How to be an effective conservationist and help save endangered animals

It’s hard to imagine a more powerful statement than the one made by former Vice President Joe Biden.

Biden, in a recent interview with ABC News, called for an end to the “abhorrent” killing of wildlife and said he would like to see the US kill or capture more of the creatures it takes in.

“I’d love to see us take more animals from the wild and take them back to our communities, to our country, to save them from extinction,” he said.

“But that’s a fight that we’re going to have to win.”

Bids for the removal of endangered animals, however, have been going on for years, as conservationists and politicians have argued for years that there are far too many of them in the world.

It has been an ongoing issue in conservation circles.

For instance, there’s been a push by activists to see more wildlife taken out of the wild.

And in 2016, the US Fish and Wildlife Service published a draft of a rule that would see animals hunted in the wild hunted in a way that would reduce the chances of them being accidentally shot.

But that rule has since been shelved.

The Obama administration also made a point of releasing more than 20,000 birds from captivity into the wild in 2017.

And the president’s successor, Donald Trump, has said he wants to eliminate the US’s ban on importing endangered species.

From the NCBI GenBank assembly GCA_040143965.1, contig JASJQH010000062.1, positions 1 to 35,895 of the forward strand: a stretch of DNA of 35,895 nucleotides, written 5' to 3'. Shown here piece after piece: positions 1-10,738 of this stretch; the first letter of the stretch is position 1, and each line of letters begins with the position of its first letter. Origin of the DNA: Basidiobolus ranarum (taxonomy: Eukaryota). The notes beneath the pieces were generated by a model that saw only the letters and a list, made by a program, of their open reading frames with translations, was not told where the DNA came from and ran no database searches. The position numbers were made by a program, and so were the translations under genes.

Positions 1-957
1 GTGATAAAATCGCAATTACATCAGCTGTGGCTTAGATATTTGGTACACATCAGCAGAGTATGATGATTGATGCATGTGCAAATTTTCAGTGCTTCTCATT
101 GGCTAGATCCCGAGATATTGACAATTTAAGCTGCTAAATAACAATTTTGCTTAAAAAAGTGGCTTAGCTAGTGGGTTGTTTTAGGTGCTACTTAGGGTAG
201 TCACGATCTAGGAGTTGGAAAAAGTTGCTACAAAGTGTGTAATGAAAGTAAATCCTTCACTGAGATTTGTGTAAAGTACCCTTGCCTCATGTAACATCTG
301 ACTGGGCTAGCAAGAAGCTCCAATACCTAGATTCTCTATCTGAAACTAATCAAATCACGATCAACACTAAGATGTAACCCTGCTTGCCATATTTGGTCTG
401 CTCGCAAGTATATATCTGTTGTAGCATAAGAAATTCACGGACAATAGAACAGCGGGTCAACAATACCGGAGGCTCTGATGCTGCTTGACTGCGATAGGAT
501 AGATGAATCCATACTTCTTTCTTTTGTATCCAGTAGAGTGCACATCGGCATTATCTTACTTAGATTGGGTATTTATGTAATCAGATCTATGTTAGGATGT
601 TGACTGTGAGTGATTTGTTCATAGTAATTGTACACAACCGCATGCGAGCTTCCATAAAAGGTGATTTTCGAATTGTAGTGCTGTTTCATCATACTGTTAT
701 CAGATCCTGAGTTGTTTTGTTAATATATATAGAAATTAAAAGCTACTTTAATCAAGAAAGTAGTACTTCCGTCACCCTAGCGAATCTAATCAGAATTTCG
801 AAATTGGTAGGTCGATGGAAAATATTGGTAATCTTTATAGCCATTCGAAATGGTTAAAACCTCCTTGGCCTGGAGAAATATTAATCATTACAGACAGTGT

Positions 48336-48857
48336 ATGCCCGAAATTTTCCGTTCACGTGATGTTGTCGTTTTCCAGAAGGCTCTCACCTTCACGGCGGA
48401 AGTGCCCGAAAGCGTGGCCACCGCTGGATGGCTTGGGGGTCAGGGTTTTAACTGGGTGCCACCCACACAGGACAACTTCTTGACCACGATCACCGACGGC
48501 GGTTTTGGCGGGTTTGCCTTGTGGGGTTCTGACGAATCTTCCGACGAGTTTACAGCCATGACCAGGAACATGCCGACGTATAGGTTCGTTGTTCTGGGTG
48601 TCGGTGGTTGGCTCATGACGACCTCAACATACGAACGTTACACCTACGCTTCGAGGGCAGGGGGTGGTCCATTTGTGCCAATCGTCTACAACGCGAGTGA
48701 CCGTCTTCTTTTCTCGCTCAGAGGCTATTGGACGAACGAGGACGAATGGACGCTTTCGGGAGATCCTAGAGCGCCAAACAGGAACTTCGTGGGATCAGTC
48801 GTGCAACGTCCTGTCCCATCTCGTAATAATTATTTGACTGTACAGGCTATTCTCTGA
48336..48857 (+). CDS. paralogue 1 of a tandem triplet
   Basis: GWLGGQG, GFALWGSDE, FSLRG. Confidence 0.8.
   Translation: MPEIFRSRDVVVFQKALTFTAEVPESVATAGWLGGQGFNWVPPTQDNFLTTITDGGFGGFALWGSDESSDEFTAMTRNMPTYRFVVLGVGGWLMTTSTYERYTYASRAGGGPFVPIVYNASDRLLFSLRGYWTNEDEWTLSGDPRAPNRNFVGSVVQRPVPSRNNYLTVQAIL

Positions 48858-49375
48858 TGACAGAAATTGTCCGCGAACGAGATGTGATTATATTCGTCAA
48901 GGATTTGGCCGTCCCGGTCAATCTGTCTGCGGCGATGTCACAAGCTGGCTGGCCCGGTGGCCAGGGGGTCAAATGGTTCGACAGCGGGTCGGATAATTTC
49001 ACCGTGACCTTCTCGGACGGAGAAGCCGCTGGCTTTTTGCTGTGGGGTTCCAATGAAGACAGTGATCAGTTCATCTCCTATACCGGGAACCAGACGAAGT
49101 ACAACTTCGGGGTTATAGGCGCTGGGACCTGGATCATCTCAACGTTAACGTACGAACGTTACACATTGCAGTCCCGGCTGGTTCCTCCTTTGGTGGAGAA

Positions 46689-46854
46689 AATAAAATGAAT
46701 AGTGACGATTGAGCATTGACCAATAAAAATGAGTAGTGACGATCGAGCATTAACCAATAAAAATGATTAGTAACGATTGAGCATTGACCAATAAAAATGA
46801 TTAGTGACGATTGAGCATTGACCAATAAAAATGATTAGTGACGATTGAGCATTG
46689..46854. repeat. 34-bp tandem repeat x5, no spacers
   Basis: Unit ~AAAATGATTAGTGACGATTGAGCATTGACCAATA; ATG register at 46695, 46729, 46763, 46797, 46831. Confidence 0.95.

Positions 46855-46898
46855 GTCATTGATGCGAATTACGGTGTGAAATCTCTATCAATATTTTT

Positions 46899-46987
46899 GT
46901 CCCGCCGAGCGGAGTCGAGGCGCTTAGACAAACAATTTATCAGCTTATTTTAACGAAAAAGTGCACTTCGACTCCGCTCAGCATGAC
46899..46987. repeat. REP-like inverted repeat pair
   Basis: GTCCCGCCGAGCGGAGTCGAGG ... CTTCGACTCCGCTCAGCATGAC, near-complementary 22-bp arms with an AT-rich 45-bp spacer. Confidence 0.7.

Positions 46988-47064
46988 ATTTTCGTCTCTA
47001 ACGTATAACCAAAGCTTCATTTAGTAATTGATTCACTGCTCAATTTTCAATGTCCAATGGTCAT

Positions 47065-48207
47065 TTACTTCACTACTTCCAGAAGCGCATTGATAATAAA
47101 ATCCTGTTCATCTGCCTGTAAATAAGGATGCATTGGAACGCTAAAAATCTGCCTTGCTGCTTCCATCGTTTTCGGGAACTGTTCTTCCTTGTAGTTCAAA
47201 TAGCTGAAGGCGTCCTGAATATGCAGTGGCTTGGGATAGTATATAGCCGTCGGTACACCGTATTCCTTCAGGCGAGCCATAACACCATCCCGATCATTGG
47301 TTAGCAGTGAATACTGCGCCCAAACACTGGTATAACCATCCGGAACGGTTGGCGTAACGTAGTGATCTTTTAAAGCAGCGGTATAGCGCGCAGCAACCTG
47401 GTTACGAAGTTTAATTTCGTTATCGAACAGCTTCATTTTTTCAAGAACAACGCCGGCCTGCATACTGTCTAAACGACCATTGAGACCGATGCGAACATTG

Conservationists, however are not convinced the current administration is doing enough.

“It’s really hard to find a person who thinks that there’s enough work to be done to end the killing of endangered species in the US,” said Joe Miller, an attorney with the Humane Society of the United States.

“They want to go into a whole new era of conservation, where they’re saying, ‘We’re going out and killing animals,’ but we’re not going out in the woods with them and taking them.”

The Trump administration has also called for more hunting of elephants, and a number of states have also banned the import of ivory and rhino horns, which are considered critical to the survival of many endangered species and are illegal to sell.

In some cases, the hunting of wildlife has been justified as a way to help local communities and people who depend on wildlife to survive.

Conservation groups have also argued that hunting is more humane and sustainable than the commercial ivory trade.

“We can’t say that there is no difference between the killing and taking of animals,” Miller said.